Spring Can Be Cruel

Spring can be cruel. After a long winter of desperation our need to wander in the water can be foiled by her swollen clouds clinging to hillsides dispensing valley filling deluges. We complain about this bounty of water but if she shirks her role we'll be bitching come August. Always the trade offs.

Saturday night rain pounded on the skylight telegraphing the state of rivers come morning. Sure enough, the gage reported Sunday's river at twice normal size and it looked to be getting bigger. The Sunday sky, clear at dawn, by noon was spitting a preamble to the showers we'll see all week.

I'm six days off the operating table; a tune-up on a knee that's given me trouble for decades. It's one of those injuries that they want you walking on immediately after surgery and turning the exercise bike come evening. I've been doing my part and it seems to be healing quickly. It'll take weight and aside from some tenderness near the sutures and an annoying habit of bending in the wrong direction at the wrong times, I'm pretty happy with my progress.

While I’ve been plotting my return to the water, it took the prompting of a friend to spur me to reckless action. I didn't consult my doctor but I'm pretty sure wading in a boulder strewn tailwater is not what he would have ordered. Gregory and I have been trying to pencil in time on the water for a year and his email came at just the right moment.

The water we were to fish was new to me. It's one of those rivers I've had on my list but never found the right reason to visit. Gregory offered to show me some spots and that was all it took to start making plans for Sunday. 3ish. Up by the dam on Valley Road.

I arrived early and sat by the river contemplating the imponderables and enjoying the music of the stream. This neighborhood, solidly rural, is home to few farmers unless you include those who till the soil of the financial markets and weekend away from metropolis. I’m not sure if any of them gave a crap for this gem that wanders through their backyards.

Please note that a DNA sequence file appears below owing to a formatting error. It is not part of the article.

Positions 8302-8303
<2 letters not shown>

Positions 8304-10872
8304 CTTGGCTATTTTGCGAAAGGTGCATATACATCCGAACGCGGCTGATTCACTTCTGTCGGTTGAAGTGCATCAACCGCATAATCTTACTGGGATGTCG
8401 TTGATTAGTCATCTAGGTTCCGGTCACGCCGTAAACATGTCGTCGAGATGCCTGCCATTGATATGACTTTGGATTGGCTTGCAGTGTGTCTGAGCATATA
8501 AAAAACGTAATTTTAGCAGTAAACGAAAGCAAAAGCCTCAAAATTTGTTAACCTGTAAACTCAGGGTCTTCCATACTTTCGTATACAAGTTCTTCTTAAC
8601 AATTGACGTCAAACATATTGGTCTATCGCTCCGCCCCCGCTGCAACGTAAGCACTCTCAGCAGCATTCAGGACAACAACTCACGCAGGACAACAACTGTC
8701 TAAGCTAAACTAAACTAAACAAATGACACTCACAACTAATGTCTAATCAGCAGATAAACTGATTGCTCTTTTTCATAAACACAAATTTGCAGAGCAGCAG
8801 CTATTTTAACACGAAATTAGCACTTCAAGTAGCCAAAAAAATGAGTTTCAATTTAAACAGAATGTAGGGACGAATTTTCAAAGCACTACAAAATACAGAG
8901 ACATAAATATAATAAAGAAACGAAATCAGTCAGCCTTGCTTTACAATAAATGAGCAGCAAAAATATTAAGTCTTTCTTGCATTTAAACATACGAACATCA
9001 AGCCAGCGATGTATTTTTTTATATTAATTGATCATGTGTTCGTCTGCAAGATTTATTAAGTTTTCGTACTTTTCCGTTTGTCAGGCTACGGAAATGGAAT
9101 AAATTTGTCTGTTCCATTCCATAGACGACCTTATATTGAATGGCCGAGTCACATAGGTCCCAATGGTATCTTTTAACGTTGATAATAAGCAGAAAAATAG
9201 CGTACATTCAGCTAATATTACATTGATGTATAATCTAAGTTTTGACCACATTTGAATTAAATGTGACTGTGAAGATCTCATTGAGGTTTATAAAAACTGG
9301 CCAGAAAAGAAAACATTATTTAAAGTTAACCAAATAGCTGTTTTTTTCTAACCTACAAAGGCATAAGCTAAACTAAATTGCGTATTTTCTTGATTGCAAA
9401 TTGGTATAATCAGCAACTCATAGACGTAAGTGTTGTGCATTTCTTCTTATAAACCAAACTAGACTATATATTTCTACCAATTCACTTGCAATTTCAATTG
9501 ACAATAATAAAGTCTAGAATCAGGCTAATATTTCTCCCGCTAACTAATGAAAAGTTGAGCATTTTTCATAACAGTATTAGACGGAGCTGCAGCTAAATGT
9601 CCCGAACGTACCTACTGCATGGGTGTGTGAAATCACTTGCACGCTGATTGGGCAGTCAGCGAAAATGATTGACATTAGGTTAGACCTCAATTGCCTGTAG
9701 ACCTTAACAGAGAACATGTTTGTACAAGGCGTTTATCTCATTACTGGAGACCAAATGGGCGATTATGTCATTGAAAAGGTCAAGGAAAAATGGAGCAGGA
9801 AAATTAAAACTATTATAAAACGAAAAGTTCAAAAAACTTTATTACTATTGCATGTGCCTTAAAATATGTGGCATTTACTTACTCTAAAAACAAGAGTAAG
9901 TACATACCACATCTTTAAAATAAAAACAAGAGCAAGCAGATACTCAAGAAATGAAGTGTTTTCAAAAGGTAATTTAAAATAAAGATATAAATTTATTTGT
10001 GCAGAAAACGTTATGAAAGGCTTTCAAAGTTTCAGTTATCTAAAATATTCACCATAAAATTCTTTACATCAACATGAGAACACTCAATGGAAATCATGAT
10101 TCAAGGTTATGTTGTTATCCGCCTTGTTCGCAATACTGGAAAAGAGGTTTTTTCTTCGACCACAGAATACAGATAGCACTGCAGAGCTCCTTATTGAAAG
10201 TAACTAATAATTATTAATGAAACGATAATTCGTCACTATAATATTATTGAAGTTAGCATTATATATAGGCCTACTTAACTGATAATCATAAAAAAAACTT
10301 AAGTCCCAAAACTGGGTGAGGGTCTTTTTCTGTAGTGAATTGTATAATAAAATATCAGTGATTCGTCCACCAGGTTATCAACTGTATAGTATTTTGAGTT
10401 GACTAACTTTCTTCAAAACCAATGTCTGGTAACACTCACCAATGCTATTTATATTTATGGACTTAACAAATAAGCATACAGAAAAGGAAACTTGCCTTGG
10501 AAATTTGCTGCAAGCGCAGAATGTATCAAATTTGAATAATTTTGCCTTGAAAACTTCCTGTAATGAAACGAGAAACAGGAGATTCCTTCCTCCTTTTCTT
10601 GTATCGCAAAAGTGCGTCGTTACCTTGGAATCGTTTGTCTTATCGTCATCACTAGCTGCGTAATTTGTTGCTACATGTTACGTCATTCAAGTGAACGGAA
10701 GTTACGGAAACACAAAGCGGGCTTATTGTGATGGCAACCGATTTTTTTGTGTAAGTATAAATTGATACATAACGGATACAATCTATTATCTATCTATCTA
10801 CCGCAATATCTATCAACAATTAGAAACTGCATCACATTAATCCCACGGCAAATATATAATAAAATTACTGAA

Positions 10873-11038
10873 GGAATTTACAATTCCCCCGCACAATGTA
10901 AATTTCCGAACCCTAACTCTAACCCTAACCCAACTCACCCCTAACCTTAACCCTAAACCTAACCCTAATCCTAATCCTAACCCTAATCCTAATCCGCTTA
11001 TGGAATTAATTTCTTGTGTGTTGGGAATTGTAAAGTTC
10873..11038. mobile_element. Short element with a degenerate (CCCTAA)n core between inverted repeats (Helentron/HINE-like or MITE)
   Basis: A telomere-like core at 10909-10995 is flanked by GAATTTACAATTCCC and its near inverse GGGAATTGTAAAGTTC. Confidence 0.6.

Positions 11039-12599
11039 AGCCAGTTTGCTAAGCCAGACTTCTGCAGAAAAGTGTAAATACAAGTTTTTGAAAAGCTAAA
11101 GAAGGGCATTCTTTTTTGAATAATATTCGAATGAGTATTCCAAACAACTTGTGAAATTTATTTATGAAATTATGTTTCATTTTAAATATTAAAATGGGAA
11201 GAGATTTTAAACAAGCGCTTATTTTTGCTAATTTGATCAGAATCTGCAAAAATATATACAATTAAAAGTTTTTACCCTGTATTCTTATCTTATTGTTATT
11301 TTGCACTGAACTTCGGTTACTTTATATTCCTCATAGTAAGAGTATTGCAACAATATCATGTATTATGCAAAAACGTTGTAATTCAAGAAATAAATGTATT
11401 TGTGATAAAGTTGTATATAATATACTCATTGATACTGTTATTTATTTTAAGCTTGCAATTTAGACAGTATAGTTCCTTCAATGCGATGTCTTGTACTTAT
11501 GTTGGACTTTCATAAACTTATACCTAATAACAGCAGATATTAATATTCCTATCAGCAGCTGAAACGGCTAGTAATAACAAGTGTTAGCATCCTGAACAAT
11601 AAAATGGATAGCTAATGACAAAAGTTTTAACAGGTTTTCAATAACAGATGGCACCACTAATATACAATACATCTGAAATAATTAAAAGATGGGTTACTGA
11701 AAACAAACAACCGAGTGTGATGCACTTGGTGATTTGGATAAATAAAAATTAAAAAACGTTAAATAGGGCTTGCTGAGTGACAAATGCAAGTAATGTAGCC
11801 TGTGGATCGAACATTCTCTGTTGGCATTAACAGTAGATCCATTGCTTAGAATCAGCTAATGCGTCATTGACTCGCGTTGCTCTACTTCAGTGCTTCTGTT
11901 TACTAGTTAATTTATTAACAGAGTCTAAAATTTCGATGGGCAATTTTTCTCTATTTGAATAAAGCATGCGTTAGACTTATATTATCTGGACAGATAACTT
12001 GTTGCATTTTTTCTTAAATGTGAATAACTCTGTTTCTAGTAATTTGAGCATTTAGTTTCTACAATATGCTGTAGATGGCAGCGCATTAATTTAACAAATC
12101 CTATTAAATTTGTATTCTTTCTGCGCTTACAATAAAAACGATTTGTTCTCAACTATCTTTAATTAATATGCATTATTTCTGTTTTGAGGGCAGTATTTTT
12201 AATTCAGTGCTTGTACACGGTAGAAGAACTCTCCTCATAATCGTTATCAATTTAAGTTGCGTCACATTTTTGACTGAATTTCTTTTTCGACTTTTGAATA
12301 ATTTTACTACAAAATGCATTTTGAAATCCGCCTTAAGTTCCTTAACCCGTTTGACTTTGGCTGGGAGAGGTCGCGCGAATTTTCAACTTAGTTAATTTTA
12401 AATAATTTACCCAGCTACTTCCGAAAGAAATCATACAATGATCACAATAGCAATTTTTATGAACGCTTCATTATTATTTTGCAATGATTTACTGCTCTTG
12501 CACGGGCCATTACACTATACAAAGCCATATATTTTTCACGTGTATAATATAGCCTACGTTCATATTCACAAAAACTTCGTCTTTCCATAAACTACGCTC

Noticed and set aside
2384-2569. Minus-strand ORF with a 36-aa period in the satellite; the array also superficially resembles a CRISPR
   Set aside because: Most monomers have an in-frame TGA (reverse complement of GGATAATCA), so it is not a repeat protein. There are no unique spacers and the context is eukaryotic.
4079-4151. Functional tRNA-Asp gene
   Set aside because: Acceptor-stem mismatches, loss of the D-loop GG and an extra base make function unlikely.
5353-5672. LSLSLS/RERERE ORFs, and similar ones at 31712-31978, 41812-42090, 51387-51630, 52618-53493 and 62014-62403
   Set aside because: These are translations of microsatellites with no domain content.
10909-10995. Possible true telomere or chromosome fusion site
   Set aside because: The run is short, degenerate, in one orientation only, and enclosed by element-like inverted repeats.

I was two into a six-pack and almost done with a Padron ‘64 before I realized that Gregory was running late and I should probably make more productive use of the time. The waders went on easier than I expected and after two trips to the stream’s edge (I forgot my wading staff the first time) I was back in moving water long before I had a right to expect

I fished up the run with a nymph rig and back down swinging and stripping a streamer. It’s difficult to tell a river’s sweet spot when she’s running with more water than normal. The edges that I hoped the fish would be clinging to were devoid of life and the slots along the bubble line gave no hint of movement.

Back at the car a woman in the company of a yellow lab told me that the two track below the last bridge followed the river for a mile or two. With a clear planning snafu with Gregory, I swung my gimpy leg into the driver’s seat and drove beyond the pavement’s end.

The river was picture postcard perfect. Pockets tumbled through a narrow valley and yielded to juicy runs. Two of those runs were a reasonable stroll from the road. Working downstream swinging a streamer I hoped for some reward but was denied. While more water beckoned the dull ache in my knee and the gloomy, waning day told me I should be on the road.

I’m coming up on another milestone birthday. It’s not something I give much thought to, normally. But when the body begins to lose some of its vigor and the parts start failing, even if in a relatively minor way, the mind begins to tick off the years in the way a calendar has not previously done. It could be something to be resented, like the occasional excessive rains of the season, but perhaps it’s something to be embraced; it’s leading to something better, something that we’ll be thankful for soon though we may not see it now. That’s what I’m hoping for, though I may be wrong.

Steve Zakur writes at sippingemergers.com. He dead drifts purple Wooley Buggers in western Connecticut.